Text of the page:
A Team Parent

Soccer season starts in a couple of weeks. There go our Saturdays. Even better, I’m the Team Mom for Mikey’s team. It’s a big job. Mikey says I am now “the entire team’s mom, whether they have a mom or not.” I don’t think so, child.

I volunteered because I saw it as another opportunity to foist myself onto my children. It’s a parenting tactic I learned years ago watching an episode of Oprah with CBS correspondent Steve Hartman. He was there to promote a segment he ran called Everybody Has a Story. The premise was simple. Someone from his studio threw a dart at a map of the U.S. He traveled to whatever town the dart hit. Upon arrival, he picked a person from the phone book at random and interviewed them. He believed everybody had a story. To prove his point, he tossed a dart at the seating chart for the Oprah show and hit a seat occupied by a mom convinced her life was boring. He interviewed her. She had a story.

She was a mom to two grown kids, a girl and a boy. If she had a career prior to that, I can’t remember. The kids were interviewed as part of her “story” and they described her as always present and involved. They gushed that their mom was there for every school event, every performance, and every game. Room mom? Of course. Team mom? No doubt about it. Play Groups? She lead the pack. Her son smiled at the memory. “Mom was always there for us.” Blink. “I mean, whether we wanted her there or not, we knew mom would be there.”

His joke implied she was on them like wet t-shirts, but you could tell he secretly loved his mom’s involvement. Somehow, by sticking to her children like a barnacle, this woman with a story managed to endear herself to them. I knew right then I was going to be a barnacle.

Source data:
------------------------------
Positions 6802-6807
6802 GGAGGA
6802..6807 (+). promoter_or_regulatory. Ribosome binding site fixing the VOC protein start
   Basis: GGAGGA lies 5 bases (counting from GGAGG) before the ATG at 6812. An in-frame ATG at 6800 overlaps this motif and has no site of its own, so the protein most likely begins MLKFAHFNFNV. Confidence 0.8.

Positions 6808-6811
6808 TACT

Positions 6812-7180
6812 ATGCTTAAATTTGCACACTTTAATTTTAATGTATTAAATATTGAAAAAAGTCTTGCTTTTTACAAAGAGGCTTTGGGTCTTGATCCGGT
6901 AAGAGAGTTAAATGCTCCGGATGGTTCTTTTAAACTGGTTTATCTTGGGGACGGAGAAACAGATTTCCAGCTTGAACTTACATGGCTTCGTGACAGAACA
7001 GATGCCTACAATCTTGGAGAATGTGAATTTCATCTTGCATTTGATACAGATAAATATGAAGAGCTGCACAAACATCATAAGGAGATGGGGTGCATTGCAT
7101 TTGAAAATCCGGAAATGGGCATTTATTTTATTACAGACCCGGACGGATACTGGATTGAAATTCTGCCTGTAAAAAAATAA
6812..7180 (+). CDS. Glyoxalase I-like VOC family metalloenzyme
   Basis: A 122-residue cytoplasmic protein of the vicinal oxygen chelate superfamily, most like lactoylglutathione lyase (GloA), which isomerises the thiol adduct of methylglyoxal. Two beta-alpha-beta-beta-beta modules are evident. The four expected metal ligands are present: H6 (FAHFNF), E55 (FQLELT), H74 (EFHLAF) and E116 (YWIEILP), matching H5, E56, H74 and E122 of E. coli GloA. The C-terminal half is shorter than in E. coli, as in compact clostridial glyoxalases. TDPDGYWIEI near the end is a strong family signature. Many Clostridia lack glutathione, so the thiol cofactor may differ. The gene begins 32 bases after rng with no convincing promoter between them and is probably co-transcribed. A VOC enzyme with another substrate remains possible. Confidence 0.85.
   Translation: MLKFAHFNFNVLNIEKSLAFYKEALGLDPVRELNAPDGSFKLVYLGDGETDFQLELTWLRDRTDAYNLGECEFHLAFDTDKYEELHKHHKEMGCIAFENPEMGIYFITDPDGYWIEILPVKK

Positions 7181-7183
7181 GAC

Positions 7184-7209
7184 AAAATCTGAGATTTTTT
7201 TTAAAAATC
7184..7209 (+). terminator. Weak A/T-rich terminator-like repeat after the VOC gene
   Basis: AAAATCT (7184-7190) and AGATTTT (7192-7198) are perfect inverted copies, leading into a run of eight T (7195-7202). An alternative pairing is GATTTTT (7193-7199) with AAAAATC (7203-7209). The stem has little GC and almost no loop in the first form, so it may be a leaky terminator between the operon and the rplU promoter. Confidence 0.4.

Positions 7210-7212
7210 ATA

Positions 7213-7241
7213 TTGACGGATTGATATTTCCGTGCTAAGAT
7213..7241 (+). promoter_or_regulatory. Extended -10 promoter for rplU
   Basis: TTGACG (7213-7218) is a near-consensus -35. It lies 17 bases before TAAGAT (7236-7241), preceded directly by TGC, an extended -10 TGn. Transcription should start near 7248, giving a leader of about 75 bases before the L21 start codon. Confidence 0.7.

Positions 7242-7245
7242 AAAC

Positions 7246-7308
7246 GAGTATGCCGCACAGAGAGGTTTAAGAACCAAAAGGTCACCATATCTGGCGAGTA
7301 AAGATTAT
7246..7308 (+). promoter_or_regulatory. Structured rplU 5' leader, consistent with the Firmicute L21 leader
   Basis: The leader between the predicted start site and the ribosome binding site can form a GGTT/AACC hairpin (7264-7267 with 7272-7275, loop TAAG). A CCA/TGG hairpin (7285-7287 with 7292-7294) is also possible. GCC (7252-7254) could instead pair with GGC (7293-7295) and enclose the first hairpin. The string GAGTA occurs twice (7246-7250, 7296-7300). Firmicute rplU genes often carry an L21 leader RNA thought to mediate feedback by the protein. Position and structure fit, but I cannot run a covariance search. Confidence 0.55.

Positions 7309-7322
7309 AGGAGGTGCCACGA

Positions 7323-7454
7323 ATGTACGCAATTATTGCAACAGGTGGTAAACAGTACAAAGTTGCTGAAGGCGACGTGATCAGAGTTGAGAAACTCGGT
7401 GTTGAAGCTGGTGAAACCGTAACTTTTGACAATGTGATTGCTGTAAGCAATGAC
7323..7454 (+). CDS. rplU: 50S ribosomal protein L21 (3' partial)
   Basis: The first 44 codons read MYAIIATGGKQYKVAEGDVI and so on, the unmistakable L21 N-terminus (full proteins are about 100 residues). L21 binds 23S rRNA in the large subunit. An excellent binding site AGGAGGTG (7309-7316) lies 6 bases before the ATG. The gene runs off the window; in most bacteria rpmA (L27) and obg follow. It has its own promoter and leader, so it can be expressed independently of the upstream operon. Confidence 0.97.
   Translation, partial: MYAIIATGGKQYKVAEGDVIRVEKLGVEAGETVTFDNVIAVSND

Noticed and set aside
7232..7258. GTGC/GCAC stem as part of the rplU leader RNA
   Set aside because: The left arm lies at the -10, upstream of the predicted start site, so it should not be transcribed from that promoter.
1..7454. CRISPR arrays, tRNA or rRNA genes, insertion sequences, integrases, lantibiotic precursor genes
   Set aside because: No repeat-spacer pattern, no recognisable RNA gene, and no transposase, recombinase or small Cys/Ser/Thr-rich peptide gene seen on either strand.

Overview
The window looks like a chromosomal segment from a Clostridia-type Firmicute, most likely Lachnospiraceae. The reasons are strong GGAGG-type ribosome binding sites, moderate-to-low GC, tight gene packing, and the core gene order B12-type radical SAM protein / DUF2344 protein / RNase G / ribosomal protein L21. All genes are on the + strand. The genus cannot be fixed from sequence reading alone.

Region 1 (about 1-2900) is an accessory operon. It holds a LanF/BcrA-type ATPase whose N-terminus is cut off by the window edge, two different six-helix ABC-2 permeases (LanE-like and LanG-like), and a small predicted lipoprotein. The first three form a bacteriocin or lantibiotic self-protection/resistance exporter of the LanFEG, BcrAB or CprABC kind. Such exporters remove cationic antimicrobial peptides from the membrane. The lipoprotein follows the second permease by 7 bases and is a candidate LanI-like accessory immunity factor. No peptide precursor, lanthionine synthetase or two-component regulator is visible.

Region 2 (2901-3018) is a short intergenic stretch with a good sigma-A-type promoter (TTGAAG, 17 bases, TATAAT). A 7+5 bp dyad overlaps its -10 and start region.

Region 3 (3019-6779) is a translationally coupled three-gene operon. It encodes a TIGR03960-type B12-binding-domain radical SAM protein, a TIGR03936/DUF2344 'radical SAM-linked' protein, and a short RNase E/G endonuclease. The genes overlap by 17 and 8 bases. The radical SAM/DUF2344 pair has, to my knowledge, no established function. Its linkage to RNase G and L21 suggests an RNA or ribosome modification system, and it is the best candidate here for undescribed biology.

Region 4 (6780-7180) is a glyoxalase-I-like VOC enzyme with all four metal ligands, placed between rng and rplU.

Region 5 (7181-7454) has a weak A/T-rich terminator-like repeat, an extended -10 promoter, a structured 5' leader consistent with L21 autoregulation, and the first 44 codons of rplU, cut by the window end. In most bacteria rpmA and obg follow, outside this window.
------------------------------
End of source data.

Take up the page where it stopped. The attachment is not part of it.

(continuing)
What I didn’t know was that being a team mom in soccer means you need to be more like a shark. Or stingray. A puffy fish? Maybe a tidal wave. Basically, you need to be something with thick skin, an electric personality, a good defense mechanism, and the ability plow through hoards of people without looking back. All this to pick up uniforms.

Yesterday I attended a meeting to discuss my role as a team parent. I didn’t realize team parents attended meetings to learn how to plan pizza parties, but I went willingly and showed up early because I am me. I filled out my forms and settled down on the bench to read while I waited for the doors to open. I looked up twenty minutes later to see dozens of Jersey Maid parents hearding themselves into the hall. Somehow, I missed the announcement the meeting was now in session.

I slammed my book shut and ran inside, hoping to find a seat. The front row had several seats available (my favorite) and for a brief minute I considered myself lucky. Then I realized I was, again, just me. I was also the only one to show up with a three-ring binder, notebook paper, twelve pens, and the team roster.